I’ve been a LEGO fan for a long time. Like many AFOLs, I played with them as a child and now I buy a lot of sets and pieces in my adulthood. But despite my long experience with LEGO, there were still a few facts I was surprised to learn. Some seemed pretty obvious, while others were more obscure things I didn’t really get introduced to until I started actively vlogging about LEGO and engaging with the LEGO community.
Here are some of the surprising things I learned about LEGO. Be sure to let me know your own LEGO surprises in the comments!
People in the UK Say “LEGO” as a Plural
While this may not count as a LEGO fact per se, it was a big shocker to someone like me who grew up saying “LEGOs”. I always wanted LEGOs for Christmas. I played with my LEGOs. I stepped on a few LEGOs. So, it sounds really weird to me when I hear (or more often read) someone use “LEGO” as a plural. It’s a bit like hearing a British person talk about “maths”. What’s with that?
So in the UK and maybe Europe at large, it’s pretty common to hear “LEGO” used as a plural. They stepped on some LEGO. They dropped three LEGO on the floor. It just seems wrong typing it now, but that’s language for you!
In the US, a lot of people use “LEGOs”, me included. Still, you do find the occasional LEGO snob who insists on “LEGO” as a plural. Often times their reasoning is this tweet from LEGO itself, which is a bit ironic because the LEGO Company’s position is actually that “LEGO” shouldn’t be used as a plural at all because it’s not a noun! They explicitly say it’s an adjective, particularly a brand term which they’re interested in maintaining the trademark for. Of course, the LEGO Company isn’t an authority on language and has an ulterior motive for wanting compliance.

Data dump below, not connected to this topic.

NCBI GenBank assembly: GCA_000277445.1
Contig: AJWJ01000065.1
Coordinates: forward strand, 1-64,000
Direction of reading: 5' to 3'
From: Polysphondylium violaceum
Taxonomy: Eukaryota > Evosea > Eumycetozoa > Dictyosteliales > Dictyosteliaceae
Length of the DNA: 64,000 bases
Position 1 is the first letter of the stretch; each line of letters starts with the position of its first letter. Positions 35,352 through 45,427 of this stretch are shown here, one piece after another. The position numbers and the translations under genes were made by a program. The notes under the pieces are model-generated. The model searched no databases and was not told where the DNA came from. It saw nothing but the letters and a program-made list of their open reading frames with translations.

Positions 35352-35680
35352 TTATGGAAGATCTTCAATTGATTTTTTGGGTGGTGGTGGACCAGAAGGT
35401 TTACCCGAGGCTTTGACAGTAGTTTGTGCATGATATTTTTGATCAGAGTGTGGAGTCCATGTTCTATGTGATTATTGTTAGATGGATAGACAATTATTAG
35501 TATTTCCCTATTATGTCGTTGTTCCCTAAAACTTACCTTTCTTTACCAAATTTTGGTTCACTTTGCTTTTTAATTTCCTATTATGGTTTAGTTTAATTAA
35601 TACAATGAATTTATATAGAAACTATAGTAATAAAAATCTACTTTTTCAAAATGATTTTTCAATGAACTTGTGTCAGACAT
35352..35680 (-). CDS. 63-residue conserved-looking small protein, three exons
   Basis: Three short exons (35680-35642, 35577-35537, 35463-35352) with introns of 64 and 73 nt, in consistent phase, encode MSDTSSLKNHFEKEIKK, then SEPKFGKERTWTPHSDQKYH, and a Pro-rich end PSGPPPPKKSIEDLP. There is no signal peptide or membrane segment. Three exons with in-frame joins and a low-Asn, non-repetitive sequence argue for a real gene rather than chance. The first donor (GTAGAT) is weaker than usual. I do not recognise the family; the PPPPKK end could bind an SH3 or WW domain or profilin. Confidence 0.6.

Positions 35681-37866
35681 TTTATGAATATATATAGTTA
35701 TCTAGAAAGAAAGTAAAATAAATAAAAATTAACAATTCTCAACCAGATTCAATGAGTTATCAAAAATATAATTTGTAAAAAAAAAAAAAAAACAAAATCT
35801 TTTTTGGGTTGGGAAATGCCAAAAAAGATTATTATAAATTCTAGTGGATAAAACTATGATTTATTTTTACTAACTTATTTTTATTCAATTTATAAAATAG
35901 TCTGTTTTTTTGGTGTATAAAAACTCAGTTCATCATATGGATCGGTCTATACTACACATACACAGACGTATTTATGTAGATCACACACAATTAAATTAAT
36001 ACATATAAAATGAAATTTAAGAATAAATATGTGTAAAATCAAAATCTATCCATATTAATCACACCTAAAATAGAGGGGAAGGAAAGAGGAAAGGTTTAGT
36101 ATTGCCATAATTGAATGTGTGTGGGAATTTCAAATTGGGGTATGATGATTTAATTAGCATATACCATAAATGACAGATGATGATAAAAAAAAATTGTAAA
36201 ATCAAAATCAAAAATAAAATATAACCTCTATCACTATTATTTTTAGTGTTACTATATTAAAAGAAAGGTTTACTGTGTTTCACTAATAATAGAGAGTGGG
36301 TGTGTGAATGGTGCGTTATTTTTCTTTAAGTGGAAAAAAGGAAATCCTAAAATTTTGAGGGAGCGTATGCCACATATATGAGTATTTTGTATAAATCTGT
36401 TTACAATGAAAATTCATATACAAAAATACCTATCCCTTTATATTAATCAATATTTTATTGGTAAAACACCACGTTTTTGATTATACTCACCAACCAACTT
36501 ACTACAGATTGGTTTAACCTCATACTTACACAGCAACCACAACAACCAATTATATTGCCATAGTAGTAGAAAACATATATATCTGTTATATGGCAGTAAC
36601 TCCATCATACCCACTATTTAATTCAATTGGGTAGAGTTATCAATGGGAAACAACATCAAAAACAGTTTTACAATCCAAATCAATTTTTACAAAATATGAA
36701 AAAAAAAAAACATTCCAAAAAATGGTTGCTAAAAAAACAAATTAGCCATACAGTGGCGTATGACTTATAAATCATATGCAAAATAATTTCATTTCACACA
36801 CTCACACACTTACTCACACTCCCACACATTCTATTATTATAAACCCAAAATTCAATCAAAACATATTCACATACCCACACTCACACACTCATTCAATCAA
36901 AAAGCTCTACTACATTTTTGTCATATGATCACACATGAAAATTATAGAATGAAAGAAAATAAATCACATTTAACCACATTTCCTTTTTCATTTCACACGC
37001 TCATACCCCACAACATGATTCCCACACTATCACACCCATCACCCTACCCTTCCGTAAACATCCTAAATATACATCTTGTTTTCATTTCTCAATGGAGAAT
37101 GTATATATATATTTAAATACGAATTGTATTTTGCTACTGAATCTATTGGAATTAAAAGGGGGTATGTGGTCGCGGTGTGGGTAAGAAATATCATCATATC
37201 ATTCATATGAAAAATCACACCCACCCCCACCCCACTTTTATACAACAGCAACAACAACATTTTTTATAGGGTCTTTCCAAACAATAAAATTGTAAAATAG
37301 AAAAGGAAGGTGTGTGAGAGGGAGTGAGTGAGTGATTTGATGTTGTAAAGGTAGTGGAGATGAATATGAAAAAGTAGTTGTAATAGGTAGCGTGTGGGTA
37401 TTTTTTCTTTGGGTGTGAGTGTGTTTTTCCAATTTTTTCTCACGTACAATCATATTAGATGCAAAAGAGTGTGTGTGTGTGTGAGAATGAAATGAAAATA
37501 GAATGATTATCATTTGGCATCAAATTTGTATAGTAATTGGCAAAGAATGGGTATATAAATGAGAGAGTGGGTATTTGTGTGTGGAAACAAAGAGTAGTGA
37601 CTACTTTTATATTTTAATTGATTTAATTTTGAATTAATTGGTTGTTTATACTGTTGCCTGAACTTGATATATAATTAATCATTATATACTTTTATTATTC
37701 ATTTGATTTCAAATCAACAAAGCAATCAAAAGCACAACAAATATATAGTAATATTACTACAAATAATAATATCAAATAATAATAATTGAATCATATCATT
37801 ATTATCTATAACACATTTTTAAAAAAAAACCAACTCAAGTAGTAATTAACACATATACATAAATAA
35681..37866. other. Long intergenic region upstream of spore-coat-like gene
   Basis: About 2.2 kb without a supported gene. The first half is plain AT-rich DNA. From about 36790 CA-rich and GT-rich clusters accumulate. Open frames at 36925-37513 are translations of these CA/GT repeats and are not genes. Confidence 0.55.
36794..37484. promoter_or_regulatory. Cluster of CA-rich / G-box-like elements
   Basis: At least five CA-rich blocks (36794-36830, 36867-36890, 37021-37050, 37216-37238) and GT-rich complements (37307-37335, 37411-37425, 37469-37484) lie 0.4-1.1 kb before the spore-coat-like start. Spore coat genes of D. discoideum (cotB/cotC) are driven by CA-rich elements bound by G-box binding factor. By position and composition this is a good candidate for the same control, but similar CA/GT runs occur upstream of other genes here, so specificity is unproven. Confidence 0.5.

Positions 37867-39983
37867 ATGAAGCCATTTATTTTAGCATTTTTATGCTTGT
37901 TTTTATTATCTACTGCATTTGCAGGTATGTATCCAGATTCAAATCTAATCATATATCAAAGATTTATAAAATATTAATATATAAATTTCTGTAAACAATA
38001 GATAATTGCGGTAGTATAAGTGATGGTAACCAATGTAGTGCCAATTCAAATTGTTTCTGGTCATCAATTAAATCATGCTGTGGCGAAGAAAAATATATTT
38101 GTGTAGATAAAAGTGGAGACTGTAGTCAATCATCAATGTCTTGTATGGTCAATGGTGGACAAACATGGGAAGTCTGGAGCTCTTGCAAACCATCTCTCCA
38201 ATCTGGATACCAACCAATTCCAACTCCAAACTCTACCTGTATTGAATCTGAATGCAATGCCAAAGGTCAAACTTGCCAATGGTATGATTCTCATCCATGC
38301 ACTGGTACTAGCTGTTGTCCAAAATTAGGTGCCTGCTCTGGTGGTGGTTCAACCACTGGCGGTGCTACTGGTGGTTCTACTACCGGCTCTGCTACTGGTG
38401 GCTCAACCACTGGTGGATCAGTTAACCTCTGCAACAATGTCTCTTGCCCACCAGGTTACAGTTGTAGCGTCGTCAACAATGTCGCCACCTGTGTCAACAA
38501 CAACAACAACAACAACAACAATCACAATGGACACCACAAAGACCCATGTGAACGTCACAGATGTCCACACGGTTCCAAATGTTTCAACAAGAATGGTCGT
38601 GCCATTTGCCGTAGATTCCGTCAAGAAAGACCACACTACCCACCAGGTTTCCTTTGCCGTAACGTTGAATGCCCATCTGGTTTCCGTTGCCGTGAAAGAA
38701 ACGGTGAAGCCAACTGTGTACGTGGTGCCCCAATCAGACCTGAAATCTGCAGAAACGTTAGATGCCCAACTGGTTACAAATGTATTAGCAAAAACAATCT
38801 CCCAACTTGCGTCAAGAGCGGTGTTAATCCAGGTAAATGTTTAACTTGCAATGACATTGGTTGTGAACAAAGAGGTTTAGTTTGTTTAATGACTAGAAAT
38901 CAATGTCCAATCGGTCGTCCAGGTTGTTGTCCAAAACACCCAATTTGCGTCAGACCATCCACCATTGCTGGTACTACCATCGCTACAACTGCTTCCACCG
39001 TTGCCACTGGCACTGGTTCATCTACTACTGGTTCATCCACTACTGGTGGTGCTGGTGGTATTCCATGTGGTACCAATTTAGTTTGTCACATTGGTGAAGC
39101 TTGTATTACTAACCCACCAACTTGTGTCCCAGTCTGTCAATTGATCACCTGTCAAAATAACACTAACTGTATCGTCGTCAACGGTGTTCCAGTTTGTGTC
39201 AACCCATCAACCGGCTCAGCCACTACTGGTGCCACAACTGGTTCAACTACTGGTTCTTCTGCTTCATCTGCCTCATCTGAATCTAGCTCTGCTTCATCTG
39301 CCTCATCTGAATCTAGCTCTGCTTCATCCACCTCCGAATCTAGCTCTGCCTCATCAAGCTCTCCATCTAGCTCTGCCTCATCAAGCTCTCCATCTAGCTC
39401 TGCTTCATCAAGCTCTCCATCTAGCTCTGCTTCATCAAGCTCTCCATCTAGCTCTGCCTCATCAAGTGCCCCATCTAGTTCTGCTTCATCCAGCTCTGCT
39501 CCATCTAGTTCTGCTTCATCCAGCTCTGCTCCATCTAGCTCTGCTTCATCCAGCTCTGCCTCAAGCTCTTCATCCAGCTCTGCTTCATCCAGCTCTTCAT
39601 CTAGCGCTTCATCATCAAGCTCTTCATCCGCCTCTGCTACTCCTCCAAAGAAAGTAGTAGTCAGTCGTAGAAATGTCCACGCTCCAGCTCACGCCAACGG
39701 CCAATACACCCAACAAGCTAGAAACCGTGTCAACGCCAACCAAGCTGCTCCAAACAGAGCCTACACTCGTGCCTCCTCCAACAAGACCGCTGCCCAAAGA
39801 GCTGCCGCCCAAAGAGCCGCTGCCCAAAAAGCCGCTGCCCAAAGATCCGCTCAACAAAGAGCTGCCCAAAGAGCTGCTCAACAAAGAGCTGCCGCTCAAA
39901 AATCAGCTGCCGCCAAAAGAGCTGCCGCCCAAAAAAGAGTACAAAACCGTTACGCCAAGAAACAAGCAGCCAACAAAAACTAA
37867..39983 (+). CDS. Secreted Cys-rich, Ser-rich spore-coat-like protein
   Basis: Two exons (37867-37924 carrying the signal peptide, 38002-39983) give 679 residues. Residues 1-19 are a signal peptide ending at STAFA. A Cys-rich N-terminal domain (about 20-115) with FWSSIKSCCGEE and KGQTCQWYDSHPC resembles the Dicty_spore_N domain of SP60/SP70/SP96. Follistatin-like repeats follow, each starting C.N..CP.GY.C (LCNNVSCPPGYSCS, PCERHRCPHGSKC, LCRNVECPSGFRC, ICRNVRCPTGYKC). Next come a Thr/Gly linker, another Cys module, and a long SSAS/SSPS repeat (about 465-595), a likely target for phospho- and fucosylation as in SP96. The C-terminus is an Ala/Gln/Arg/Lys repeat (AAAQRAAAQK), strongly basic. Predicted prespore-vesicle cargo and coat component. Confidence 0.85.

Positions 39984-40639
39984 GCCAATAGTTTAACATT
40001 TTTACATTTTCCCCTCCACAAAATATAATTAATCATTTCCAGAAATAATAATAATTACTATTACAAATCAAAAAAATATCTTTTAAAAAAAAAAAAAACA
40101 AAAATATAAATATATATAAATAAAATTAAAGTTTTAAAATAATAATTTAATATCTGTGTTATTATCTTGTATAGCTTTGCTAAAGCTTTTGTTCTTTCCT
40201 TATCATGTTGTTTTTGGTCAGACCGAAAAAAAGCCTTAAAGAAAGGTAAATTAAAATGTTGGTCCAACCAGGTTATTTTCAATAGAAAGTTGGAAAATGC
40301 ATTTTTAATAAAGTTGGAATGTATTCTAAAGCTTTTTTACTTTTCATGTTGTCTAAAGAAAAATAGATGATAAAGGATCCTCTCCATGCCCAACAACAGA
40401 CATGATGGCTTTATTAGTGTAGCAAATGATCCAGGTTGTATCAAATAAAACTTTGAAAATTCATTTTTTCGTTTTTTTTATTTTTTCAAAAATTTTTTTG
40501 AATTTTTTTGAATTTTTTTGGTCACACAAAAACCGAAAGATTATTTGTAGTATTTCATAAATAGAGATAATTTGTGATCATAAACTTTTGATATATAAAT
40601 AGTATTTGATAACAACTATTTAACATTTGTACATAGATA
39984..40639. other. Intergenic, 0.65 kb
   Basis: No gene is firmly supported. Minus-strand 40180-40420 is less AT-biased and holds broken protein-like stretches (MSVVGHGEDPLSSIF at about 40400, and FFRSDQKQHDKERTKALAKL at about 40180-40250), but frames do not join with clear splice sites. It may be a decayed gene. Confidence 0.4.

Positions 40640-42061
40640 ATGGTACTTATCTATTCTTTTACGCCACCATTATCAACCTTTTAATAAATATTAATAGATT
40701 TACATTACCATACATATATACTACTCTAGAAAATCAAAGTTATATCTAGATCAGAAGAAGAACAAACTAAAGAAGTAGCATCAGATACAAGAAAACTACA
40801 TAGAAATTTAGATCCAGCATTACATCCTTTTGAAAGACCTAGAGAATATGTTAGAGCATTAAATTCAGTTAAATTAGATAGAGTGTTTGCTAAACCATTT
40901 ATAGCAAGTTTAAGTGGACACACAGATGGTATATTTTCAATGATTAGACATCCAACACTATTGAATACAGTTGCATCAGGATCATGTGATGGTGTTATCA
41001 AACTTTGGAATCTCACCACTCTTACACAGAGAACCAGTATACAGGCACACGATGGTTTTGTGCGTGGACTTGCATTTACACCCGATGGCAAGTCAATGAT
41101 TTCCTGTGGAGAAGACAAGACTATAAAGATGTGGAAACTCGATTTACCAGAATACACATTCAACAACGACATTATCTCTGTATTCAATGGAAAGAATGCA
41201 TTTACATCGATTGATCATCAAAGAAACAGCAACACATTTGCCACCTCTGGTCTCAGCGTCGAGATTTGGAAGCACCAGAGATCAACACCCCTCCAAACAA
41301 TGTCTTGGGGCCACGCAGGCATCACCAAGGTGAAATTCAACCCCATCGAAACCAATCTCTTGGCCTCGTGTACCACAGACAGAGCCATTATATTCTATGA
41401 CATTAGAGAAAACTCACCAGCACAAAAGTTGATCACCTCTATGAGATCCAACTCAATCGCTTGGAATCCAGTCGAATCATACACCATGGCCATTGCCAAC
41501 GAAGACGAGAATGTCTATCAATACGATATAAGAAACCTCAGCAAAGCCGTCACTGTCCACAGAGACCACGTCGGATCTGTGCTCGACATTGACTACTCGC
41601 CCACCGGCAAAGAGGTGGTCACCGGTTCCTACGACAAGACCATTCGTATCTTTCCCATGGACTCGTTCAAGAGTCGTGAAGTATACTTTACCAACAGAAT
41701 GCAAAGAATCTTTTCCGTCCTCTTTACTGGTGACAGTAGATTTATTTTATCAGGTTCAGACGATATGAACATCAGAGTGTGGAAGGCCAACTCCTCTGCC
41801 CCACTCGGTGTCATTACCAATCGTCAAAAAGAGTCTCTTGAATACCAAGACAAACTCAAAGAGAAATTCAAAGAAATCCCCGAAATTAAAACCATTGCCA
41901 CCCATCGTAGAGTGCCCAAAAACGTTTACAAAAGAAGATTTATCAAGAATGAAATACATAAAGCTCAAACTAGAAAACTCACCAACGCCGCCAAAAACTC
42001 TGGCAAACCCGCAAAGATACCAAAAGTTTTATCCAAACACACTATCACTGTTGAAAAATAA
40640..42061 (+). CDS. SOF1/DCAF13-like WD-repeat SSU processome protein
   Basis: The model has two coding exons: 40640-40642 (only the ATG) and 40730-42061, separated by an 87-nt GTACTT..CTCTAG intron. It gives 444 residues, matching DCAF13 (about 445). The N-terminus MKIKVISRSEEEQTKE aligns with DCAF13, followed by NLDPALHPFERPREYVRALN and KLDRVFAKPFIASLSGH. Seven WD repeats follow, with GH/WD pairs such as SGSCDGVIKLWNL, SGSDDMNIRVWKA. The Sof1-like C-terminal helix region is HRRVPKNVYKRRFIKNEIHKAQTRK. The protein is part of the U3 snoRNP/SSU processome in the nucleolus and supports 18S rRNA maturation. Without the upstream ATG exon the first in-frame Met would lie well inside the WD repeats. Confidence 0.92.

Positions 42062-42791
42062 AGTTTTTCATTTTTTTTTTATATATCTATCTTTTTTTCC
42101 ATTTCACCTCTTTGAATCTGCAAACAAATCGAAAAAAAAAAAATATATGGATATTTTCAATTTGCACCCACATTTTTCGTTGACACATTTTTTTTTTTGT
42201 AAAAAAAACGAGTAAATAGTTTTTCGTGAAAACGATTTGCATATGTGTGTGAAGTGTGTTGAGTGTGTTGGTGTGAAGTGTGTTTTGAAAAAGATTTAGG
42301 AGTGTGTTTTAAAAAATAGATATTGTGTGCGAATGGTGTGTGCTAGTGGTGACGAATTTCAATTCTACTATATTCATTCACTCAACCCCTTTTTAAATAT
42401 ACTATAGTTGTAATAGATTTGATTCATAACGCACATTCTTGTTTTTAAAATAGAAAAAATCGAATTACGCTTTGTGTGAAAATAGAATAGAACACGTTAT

That being said, I was also surprised to discover how vicious the debate can get! I’m not sure why we can’t all live and let LEGO, or LEGOs. Either is fine, and most people understand what you’re saying. It’s just a matter of personal preference. (Unless you work for LEGO, in which case it’s a matter of trademark protection.)
Female LEGO Torsos Have Curves
Now, in my defense, female minifigures were pretty rare from LEGO until a young girl complained with a handwritten note to the company asking for more “LEGO girl people” in their sets. So growing up, I didn’t come across that many female LEGO people to begin with, but I clearly didn’t pay close attention because something I didn’t realize until well into my thirties was that the torsos for female minifigures have curves on them.
I don’t know if this is obvious to most people or not, but it was certainly a surprise to me. And now I’m a bit worried about how many LEGO men I inadvertently gave feminine figures to over the years.
The typical LEGO torso is a bit of an unflattering trapezoid shape. So, for female characters, LEGO found a way to combat this through a bit of sneaky stagecraft. They simply “gray out” the part of the torso that “shouldn’t count”. Granted, it’s still there, but we’re just supposed to ignore it.
Interestingly, it’s not on every female minifigure. Grandmothers in sweaters don’t get these curved figures, and it seems to be more pronounced the more revealing the clothing is. A female business suit might not even have a full grayed out area, instead just getting a bit of outline to accentuate the curvature.
Friends “Minifigures” Are Called “Mini-dolls”